I took a ton of pictures trying to document everything. Here are some more of the best ones from the Beginner Novice cross country. If any of these would be useful for you as reference or documentation, feel free to use them.

Reference Pictures Added

I had a lovely day out at the barn today and a fun ride. I took some more reference pictures and added them to my reference gallery.

Now that the horse’s have their summer coats it’s easier to take pictures of the hair growth patterns. I took some of Alice’s whorls and one from Cochise’s back to catch the way the hairs go along the spine and down the hindquarters.

flank whorl

Alice is extra fun to photograph because she is really showing the pregnancy now. She’s due in about 2-3 weeks, and has become quite wide. She’s always been the most agile little cat, but now she’s a bit more lumbering, and I hear she can’t roll all the way over. But there’s definitely a little horse inside her! You can feel it kick.

Pregnant POA (10 months, 1 week)

Of course, we’re all very excited for Alice’s foal. She hasn’t been color tested and has some of that funny appy bronzing, but we believe she’s actually a buckskin. Similarly, she’s probably a homozygous appaloosa (meaning she’ll pass on a gene to the foal) but we’re not positive. Dad is a palomino Welsh, so there are some exciting potential color combos! And really, with parents like these the foal will be gorgeous no matter what. I can’t wait to see what we get!

Playing with Pedigrees

I’m still chugging along on Martouf. He might not look terribly different from the last time I posted pictures, but he’s had detail added on his hooves, legs, tail, forelock, and ears. I’ve also done a few more back and forths between pastel and acrylics on his body.

martouf 3-4-2013

There is a show coming up in March that I will be missing, but Caryn volunteered to proxy show Martouf if I can finish him in time. I should be able to finish him up, which means I also need to make him a breed reference for the show. I was originally going to show him as a Warlander (Andualusian x Friesian) but because of his relatively short head I’m going to try him as a Moriesian (Morgan x Friesian) instead.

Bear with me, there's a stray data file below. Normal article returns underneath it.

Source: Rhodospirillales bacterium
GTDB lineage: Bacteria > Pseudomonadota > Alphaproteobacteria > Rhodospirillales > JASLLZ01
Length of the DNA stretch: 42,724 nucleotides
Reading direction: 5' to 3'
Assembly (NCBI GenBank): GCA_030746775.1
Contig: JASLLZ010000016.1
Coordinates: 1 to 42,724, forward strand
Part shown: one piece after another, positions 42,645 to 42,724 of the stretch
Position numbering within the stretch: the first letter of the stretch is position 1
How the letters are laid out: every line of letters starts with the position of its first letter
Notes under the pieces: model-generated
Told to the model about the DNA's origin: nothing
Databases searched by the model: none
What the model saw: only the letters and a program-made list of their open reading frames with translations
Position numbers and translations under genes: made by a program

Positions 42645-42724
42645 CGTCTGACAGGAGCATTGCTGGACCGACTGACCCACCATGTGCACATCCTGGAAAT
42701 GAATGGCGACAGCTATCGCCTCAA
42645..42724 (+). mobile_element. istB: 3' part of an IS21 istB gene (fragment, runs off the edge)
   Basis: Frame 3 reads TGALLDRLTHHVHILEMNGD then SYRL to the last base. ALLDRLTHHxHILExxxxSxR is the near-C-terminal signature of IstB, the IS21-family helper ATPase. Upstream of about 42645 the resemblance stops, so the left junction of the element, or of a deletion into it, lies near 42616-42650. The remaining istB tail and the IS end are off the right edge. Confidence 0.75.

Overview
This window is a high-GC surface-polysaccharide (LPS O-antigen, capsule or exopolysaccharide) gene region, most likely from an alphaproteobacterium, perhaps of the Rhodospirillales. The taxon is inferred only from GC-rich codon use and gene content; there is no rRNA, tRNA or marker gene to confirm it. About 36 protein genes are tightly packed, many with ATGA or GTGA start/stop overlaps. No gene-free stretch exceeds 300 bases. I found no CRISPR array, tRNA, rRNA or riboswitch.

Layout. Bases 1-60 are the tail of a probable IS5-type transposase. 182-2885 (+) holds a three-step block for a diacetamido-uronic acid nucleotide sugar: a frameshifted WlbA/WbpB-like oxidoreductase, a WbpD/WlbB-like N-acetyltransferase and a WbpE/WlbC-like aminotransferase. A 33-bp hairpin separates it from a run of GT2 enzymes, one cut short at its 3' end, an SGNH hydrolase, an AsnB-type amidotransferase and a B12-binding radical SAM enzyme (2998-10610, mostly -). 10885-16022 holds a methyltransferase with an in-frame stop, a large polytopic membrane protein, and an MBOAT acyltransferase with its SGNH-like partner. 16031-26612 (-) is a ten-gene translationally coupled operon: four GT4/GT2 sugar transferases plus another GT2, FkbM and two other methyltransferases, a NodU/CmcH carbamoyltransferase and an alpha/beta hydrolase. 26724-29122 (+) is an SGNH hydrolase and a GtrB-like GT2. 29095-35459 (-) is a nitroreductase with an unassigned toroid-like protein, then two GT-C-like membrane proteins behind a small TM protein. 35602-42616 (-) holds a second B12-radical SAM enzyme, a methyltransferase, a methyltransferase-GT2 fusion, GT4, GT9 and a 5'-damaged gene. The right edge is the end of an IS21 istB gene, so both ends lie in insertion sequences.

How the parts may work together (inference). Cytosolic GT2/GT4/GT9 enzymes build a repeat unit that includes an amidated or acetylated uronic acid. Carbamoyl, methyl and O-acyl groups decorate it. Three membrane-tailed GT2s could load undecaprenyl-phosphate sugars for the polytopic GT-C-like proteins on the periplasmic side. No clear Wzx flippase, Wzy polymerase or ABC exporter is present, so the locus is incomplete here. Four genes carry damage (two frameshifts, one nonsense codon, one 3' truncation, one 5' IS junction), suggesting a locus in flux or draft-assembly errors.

Since Martouf is a chestnut-based grey, he’d need a rather specific set of parents. It’s a possible color, but a doubly rare one- the recessive red gene for chestnut is rare in Friesians and grey is rare in Morgans (and none existent in Friesians). Since I am a little obsessive, I not only wanted to make a breed reference card but do a bit of research on parentage. No judge will see this, it’s just a personal project for me to see how my pretty rose grey guy could come to be that color. There are hobbyists who are very into pedigree assignment, and I am a casual and infrequent partaker of that aspect.

Genetically, what I need is a chestnut (ee) or heterozygous black (Ee) Friesian stallion and a grey Morgan mare also carrying at least one red gene. The red/chestnut gene is recessive, and this helpful site gives a quick explanation of how it works, as well a list of registered Friesian stallions that carry it. The Freisian studbook no longer allows horses carrying chestnut to be registered, although a number of these horses still exist and are used in Freisian Heritage or Freisian Sporthorse breeding.

Tinus PM

Tinus PM

I researched a number of Friesian stallions who carry the red gene, including the stunning chestnut, Renoir. For Martouf’s sire I chose the lovely and accomplished Tinus PM. This dressage champion is son of Jillis 301, one of the last chestnut-carrying stallions in the Freisian studbook.

Finding a mare was somewhat more complicated. Grays are rare in the Morgan breed, and I not only needed a gray but one carrying a certain base color genes. I can’t see that from the pictures, so it required researching the mare’s pedigrees.

I started with the indispensible Morgan Colors website, which gave me a list of known grays in the breed. I coupled that with the All Breed Pedigree site and some googling, and went from there.

I found two mares that I knew fulfilled the requirements (I found a number of mares who might very well be carrying a red gene, but since I wasn’t positive I scratched them off the list). FPS Frosted Creme Brulee is a 2006 gray mare with a palomino base coat. Palominos are genetically chestnuts with one cream gene, so I know she has two red genes (ee).

Winter Moon Light Kiss

Winter Moon Light Kiss

The other mare I found is Winter Moon Light Kiss, owned by Winter Moon Morgans. She is a 2001 grey mare, and although I don’t know her base color for sure, I know she is carrying at least one red gene- and that’s all I need. I know she’s a carrier for two reasons. For one, her dam was a chestnut so she must have a least one red gene. Also, “Kisses” had a 2006 chestnut-going-gray colt, so she clearly has a red gene to pass on. Looking back in this mare’s pedigree, it wouldn’t at all surprise me if she is herself a chestnut base gray. She even has a chestnut sabino full sister.